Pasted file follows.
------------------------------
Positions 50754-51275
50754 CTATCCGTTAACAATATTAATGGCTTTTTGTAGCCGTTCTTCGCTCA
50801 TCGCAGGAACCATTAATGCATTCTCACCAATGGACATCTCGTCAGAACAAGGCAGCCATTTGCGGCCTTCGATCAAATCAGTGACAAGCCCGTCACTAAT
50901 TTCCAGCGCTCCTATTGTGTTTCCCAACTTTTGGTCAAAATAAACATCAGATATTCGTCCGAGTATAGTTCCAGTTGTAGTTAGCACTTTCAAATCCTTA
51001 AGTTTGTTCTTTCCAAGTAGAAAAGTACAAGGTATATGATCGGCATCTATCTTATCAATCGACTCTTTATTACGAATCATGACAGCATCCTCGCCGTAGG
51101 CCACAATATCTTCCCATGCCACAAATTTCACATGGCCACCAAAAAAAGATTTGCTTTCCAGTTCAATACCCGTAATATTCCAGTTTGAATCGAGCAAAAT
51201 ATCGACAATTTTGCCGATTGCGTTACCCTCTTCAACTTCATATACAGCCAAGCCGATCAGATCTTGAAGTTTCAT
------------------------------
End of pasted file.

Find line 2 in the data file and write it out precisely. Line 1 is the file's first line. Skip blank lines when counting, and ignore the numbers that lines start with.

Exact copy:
50754 CTATCCGTTAACAATATTAATGGCTTTTTGTAGCCGTTCTTCGCTCA